Rowan's Law Day will remind everyone of the dangers of concussions.

BY CHARLES TATOR 

SPECIAL TO THE GLOBE AND MAIL

PUBLISHED WEDNESDAY, SEPTEMBER 26, 2018

Charles Tator is the director of the Canadian Concussion Centre, Toronto Western Hospital, professor of neurosurgery at the University of Toronto and a board member of Parachute Canada.

Today in Ontario is the first Rowan’s Law Day – a day to remind us that concussions are important, and that this invisible injury can be managed better than it was in 2013 when Rowan Stringer, at the age of 17, died after suffering multiple concussions in a short span from playing rugby.

Her parents, Kathleen and Gordon Stringer, are true Canadian heroes for stepping up and saying enough young people have lost their lives or lost their normally functioning brains because of concussions. They are saying: “Tell your teacher, tell your coach, tell your parents.”

Today and every last Wednesday in September, teachers, coaches, school principals and sports league administrators in Ontario will have the opportunity to remind young people about telltale signs of concussions, such as headaches, dizziness, light and sound sensitivity or 60 other possible symptoms that may indicate that you need to take yourself out, or be taken out, of the game or practice and get checked by a medical doctor.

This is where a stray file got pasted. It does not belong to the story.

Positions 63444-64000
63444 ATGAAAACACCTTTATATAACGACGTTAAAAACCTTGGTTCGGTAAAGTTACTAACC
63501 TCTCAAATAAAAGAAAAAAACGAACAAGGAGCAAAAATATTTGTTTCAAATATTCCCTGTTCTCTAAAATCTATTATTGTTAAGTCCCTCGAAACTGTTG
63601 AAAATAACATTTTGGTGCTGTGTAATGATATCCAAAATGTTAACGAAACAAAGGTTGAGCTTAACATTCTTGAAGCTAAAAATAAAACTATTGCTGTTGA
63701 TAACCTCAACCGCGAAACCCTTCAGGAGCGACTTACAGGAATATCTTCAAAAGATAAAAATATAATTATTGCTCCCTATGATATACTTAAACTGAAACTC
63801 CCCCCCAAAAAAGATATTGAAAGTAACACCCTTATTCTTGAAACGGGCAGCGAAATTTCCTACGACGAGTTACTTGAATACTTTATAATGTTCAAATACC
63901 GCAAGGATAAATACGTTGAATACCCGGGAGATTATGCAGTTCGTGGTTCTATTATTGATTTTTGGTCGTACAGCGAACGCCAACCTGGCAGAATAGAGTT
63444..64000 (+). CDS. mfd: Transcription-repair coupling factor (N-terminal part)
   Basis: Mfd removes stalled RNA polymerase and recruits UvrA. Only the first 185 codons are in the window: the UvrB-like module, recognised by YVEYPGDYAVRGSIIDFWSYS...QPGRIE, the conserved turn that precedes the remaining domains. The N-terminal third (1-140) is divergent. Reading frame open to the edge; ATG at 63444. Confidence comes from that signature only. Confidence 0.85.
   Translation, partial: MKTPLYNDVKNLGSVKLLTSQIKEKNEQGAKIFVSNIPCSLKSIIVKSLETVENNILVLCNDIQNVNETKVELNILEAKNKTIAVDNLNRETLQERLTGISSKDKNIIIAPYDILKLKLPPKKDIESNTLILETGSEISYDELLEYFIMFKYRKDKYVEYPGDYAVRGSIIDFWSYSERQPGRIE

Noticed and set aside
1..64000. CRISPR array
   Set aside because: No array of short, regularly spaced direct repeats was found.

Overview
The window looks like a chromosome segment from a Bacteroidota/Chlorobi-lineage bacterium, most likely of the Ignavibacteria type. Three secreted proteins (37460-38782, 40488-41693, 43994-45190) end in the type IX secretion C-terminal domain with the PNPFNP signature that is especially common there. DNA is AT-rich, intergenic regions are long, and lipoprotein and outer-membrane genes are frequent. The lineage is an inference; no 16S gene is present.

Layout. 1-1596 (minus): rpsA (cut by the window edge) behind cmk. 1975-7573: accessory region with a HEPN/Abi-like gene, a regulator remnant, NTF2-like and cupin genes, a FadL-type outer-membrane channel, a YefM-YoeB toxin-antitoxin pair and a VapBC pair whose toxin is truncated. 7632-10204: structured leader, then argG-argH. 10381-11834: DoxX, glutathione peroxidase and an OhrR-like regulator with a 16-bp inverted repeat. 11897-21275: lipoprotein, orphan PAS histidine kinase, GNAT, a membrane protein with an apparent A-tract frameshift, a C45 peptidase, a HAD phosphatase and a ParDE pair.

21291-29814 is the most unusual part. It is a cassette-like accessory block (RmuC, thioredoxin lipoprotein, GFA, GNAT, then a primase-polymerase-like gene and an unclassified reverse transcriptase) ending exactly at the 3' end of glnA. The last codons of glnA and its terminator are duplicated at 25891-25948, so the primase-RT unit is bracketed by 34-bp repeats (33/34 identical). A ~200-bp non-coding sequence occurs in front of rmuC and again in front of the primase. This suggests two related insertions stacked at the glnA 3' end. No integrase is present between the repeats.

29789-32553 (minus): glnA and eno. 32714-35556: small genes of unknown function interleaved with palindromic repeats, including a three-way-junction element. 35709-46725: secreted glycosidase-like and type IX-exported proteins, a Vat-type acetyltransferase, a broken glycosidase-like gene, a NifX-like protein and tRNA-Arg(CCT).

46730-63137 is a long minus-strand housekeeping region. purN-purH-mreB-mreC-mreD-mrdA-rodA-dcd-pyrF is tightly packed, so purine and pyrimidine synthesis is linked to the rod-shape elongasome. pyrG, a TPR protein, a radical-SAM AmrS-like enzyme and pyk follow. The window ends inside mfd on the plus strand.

Rowan’s Law Day will remind everyone that it is the law now to teach and learn about this injury and to “Sit Them Out” after a suspected concussion...

The OATA is in full support of the Petition for Rowan's Law and stands with MPP Lisa Macleod's on the Coroner's Request Recommendations on Concussions. 

 

As Ontario's concussion experts we agree whether its Return to Learn, Work or Play, the issue of concussion identification, treatment and monitoring is one we are proud to address.

Learn all about Rowan's Law and Rowan's story 

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